The Court has before it the Motion of the Federal Defendants to Transfer this case to the Northern District of Texas (Fort Worth Division), plaintiffs' opposition thereto and the entire record herein. For the reasons set forth below the Court will grant the defendants' motion and transfer this case.
This action is brought by Citizen Advocates for Responsible Expansion, Inc. ("I-CARE"), a non-profit Texas Corporation dedicated to the well-being of Fort Worth, Texas, the National Trust for Historic Preservation, headquartered in the District of Columbia, and two Fort Worth citizens. Plaintiffs seek declaratory and injunctive relief against the further planning and construction by defendants of two segments of highway located in Fort Worth. Specifically, plaintiffs claim that in planning these roadways, the defendants have violated the National Environmental Policy Act, the Federal Aid Highway Act, the Department of Transportation ("DOT") Act, the federal regulations implementing these statutes, and DOT's noise regulations.
While it is clear that jurisdiction and venue over this action are proper here, the federal defendants seek to have the case transferred to Texas pursuant to 28 U.S.C. § 1404(a). Section 1404(a) states that, "For the convenience of parties and witnesses, in the interest of justice, a district court may transfer any civil action to any other district or division where it might have been brought." Because venue and jurisdiction over this action also lie in the Northern District of Texas, this Court must determine whether convenience and the interests of justice require transfer to that district.
Defendants have the burden to demonstrate that transfer under § 1404 is proper. See e.g., Oudes v. Block, 516 F. Supp. 13, 15 (D.D.C. 1981); Lopez Perez v. Hufstedler, 505 F. Supp. 39, 41 (D.D.C. 1980). However, that burden is substantially diminished where, as here, transfer is sought to the forum where plaintiffs reside, Oudes, supra, at 14, and the connection between plaintiffs, the controversy and the chosen forum is attenuated, Pain v. United Technologies, 205 U.S. App. D.C. 229, 637 F.2d 775, 786 (D.C. Cir. 1980). Plaintiffs here have little connection to this forum, but strong ties to the Northern District of Texas (Fort Worth Division). As noted infra, two plaintiffs are Fort Worth Citizens who have demonstrated deep civic involvement and plaintiff I-CARE is an organization composed of Fort Worth citizens and groups dedicated to improving their city. The only plaintiff not obviously intimately tied to Fort Worth is the National Trust for Historic Preservation. However, the National Trust's reliance on the status of approximately 900 of their members as residents of the Fort Worth area who would be adversely effected by the actions challenged here, demonstrates that this organization too is closely connected to that forum. Furthermore, the controversy here is over the building of highways in Fort Worth, a subject obviously connected to that forum, not this one. Accordingly, the federal defendants' burden to demonstrate that transfer is appropriate is substantially diminished.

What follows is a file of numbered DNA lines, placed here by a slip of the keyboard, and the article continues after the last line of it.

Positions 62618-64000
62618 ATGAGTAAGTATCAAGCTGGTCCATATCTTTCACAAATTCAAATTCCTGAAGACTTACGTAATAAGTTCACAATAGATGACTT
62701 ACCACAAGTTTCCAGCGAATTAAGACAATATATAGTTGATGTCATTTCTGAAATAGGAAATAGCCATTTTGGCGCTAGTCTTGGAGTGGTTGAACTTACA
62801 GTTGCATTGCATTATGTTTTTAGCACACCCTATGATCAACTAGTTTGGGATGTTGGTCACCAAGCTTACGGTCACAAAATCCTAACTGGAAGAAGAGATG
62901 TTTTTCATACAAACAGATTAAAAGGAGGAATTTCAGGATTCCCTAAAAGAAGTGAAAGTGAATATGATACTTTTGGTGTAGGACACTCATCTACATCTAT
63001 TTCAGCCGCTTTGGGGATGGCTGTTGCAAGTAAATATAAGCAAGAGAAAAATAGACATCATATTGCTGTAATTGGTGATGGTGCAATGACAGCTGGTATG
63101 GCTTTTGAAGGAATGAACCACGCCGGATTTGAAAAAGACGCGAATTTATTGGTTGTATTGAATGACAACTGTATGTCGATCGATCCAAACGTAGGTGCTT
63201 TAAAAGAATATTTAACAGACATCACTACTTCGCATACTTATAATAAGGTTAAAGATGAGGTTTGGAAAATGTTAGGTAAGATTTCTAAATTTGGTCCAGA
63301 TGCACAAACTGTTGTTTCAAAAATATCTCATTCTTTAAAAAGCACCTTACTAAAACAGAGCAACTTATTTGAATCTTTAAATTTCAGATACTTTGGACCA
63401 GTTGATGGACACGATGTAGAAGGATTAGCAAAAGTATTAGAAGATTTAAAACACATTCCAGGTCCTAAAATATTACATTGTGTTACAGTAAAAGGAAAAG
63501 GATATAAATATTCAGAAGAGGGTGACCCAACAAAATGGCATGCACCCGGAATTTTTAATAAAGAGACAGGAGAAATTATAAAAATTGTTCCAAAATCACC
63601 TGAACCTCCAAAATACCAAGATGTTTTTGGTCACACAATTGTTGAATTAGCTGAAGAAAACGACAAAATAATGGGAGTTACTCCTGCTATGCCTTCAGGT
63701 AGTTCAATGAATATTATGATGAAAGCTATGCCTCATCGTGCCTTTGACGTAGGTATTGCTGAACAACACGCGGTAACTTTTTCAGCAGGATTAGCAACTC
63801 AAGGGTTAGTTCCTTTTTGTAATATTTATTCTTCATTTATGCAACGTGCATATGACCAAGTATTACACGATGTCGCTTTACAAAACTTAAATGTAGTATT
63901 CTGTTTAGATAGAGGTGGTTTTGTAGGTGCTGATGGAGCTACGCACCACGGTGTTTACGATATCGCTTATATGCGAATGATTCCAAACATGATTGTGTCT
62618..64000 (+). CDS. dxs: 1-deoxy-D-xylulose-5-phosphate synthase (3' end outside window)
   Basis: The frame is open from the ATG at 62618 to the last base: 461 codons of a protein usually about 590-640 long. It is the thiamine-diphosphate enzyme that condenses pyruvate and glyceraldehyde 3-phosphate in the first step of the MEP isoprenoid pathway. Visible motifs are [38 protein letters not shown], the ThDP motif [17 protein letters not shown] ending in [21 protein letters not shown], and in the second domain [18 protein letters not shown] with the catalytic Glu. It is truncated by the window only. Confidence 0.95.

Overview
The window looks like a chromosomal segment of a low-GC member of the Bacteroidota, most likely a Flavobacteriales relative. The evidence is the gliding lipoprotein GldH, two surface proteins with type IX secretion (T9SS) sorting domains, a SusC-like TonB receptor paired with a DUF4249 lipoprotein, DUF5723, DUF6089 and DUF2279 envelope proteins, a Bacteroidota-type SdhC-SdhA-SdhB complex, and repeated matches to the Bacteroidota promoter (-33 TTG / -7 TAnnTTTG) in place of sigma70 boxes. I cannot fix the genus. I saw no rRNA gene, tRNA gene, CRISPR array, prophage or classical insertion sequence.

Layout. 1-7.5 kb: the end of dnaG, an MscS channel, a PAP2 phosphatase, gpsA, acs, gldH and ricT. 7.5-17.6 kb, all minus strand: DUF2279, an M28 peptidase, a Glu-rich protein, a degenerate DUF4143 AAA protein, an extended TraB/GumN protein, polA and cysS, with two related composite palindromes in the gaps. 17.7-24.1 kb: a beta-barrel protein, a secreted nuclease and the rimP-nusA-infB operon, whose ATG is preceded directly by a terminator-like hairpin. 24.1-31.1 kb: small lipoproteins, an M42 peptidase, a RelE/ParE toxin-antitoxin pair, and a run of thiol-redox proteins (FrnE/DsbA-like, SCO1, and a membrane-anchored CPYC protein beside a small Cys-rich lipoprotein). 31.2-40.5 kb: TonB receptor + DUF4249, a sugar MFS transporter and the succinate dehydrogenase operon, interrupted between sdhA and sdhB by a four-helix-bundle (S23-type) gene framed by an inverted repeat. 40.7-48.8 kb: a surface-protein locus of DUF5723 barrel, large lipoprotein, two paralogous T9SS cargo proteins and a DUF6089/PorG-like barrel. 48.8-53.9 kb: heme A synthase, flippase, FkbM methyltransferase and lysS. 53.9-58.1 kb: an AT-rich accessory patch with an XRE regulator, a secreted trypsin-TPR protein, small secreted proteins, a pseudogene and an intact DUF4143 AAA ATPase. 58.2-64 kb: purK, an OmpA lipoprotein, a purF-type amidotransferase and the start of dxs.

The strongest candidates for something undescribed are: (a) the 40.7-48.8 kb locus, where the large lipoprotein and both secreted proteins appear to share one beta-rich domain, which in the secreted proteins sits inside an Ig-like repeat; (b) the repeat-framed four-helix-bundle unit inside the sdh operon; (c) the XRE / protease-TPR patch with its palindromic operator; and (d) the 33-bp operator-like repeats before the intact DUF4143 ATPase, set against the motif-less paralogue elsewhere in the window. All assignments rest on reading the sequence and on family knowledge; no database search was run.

The Court now turns to the two considerations of § 1404(a), convenience and justice, see, e.g., Van Dusen v. Barrack, 376 U.S. 612, 616, 11 L. Ed. 2d 945, 84 S. Ct. 805 (1964), to determine whether the federal defendants have met their burden. There is considerable disagreement among the parties as to where this case would most conveniently be tried. Upon consideration of the pleadings, the Court is unable to state with certainty that this case would most conveniently be tried in Fort Worth. However, it does appear that Fort Worth is no less convenient a forum than is this Court.
Unlike considerations of convenience, the interests of justice in this case lead the Court to a definitive conclusion on the question of transfer. This case concerns a matter of great controversy in and concern to the Fort Worth area. Citizens and businesses have banded together to fight the highway proposal and the Mayor of Fort Worth has expressed his concern over the resolution of the controversy. In sum, the connection of this dispute to the Fort Worth community is indisputable. Furthermore, it appears to the Court that justice requires that such localized controversies should be decided at home. See Gulf Oil Corp. v. Gilbert, 330 U.S. 501, 509, 91 L. Ed. 1055, 67 S. Ct. 839 (1947); Altman v. Central Georgia Railway Co., 254 F. Supp. 167, 175 (D.D.C. 1965). As the Supreme Court has stated, "In cases which touch the affairs of many persons, there is reason for holding the trial in their view and reach rather than in remote parts of the country where they can learn of it by report only." Gilbert, supra, at 509.
Thus, the Court finds that the federal defendants have sustained their burden of demonstrating that transfer is warranted and, accordingly, it is, by the Court, this 29 day of April, 1983 hereby,
ORDERED that this case shall be transferred to the United States District Court for the Northern District of Texas (Fort Worth Division).